Harley Clarke renovation draws interest of new youth art organization


Daily file photo by Daniel Tian

The Harley Clarke Mansion, located on Sheridan Road, has been vacant since 2015. Artists for Humanity and Evanston Lakehouse and Gardens proposed interest in operating the property.

Julia Esparza, Reporter

An Oct. 9 Request for Proposal deadline yielded a new contender in the bid for the Harley Clarke Mansion, Ald. Eleanor Revelle (7th) said Wednesday.

Artists for Humanity, an organization that employs under-resourced teens to produce commissioned artwork, is now competing with Evanston Lakehouse and Gardens to renovate and operate the mansion, 2603 Sheridan Rd.

The Harley Clarke Mansion — which lies next to the emblematic Evanston Grosse Point Lighthouse and is located prominently on the lakefront — has changed hands at least three times since it was built in 1927, Revelle said.

Evanston Lakehouse and Gardens has been pitching its proposal to turn the mansion into a community center for the last two years. Artists for Humanity, however, recently expressed its interest to house an art studio and gallery at the property, said Maura Shea, founder of the organization’s Evanston branch.

Shea said the plan would give teenagers who wouldn’t otherwise have access to art programming an opportunity to earn money and express their talents.

“We’re very excited about this model and think Evanston’s entrepreneurial spirit and creative youth are a great fit,” Shea said.

However, Revelle said while Artists for Humanity is “interesting and exciting,” the Evanston branch is in the early stages of development. She said the organization doesn’t yet have a complete proposal to offer.

Since the city acted in 2012 to sell the property — which includes lakefront access, a greenhouse and a garden — community members rallied to keep the property open to the public.

In June, Ald. Robin Rue Simmons (5th) said at a City Council meeting that she hopes the mansion is especially accessible to people who “will never own lakefront property.” She said all Evanston residents should have a lakefront home through Harley Clarke.

Evanston Lakehouse and Gardens Board president Tom Hodgman said the organization is committed to making the space accessible should it win the contract.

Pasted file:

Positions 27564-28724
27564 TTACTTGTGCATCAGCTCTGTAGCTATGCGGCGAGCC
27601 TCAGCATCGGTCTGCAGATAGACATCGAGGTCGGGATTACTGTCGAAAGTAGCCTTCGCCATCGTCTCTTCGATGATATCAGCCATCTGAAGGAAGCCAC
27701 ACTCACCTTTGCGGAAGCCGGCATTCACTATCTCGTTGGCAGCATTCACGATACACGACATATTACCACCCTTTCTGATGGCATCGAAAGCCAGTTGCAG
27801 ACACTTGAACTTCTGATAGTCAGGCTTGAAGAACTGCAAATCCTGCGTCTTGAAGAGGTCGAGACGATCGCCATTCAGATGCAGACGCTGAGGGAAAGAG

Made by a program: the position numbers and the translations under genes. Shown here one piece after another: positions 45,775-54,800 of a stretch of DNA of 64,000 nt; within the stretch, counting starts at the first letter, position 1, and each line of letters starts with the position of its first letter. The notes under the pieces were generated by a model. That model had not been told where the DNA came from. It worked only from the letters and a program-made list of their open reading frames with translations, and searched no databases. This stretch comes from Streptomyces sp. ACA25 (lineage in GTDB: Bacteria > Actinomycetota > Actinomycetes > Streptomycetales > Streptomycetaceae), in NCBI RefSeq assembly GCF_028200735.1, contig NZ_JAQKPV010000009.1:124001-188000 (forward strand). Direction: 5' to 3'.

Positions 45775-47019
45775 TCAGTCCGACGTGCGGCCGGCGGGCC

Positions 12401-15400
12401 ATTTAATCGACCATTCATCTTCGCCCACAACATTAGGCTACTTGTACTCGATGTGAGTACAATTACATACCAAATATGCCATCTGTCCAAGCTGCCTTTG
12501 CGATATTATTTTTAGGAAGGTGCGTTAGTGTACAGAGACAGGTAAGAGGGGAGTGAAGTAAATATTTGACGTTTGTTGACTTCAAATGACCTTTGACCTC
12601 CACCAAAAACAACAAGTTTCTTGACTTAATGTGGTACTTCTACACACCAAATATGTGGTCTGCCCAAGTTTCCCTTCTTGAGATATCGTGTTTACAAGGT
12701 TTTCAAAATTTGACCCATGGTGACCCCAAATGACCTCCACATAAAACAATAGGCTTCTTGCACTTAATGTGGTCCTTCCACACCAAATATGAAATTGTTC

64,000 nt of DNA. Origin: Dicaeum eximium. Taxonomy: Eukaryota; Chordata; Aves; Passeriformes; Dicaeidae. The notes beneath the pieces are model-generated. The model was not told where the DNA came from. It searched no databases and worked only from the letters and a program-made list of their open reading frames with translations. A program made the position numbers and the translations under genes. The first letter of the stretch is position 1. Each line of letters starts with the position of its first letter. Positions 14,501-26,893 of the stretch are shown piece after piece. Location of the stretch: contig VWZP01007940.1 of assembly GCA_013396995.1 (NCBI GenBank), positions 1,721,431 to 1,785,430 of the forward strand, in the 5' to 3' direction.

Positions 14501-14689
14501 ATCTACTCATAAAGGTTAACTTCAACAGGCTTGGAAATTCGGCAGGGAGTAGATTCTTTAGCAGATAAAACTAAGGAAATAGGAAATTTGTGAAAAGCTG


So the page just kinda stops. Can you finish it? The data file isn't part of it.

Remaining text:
“It’s a public space today, and we want to keep it that way,” he said. “We have grass and sand, but it’s not engaging the full spectrum of our community.”

Evanston Lakehouse and Gardens was founded in 2015 with the purpose of restoring the Harley Clarke Mansion. The group has received more than $90,000 in pledges to contribute to the project, and City Council has budgeted $250,000 for the renovation, Hodgman said.

Under the organization’s proposal, he said, Evanston residents would receive engaging programming such as nature conservancy education and partnerships with community organizations like the Mitchell Museum of the American Indian. The proposal also includes spaces for community meetings and a light fare cafe.

“If we can give people certainty and work in partnership with the city, we would have more success than operating under this uncertain limbo,” Hodgman said.

City Council will discuss the two proposals at its Nov. 13 meeting. Revelle said the next step will be to develop a letter of agreement, which could take up to nine months.

Revelle added that she believes City Council is largely concerned with the project’s funding. Though it is currently budgeted at $250,000, she estimates $5 million will be needed for the restoration.

“Nobody wants to see it take 10 years to raise that money before Harley Clarke begins to be renovated,” she said. “I’m eager to see this process move along.”

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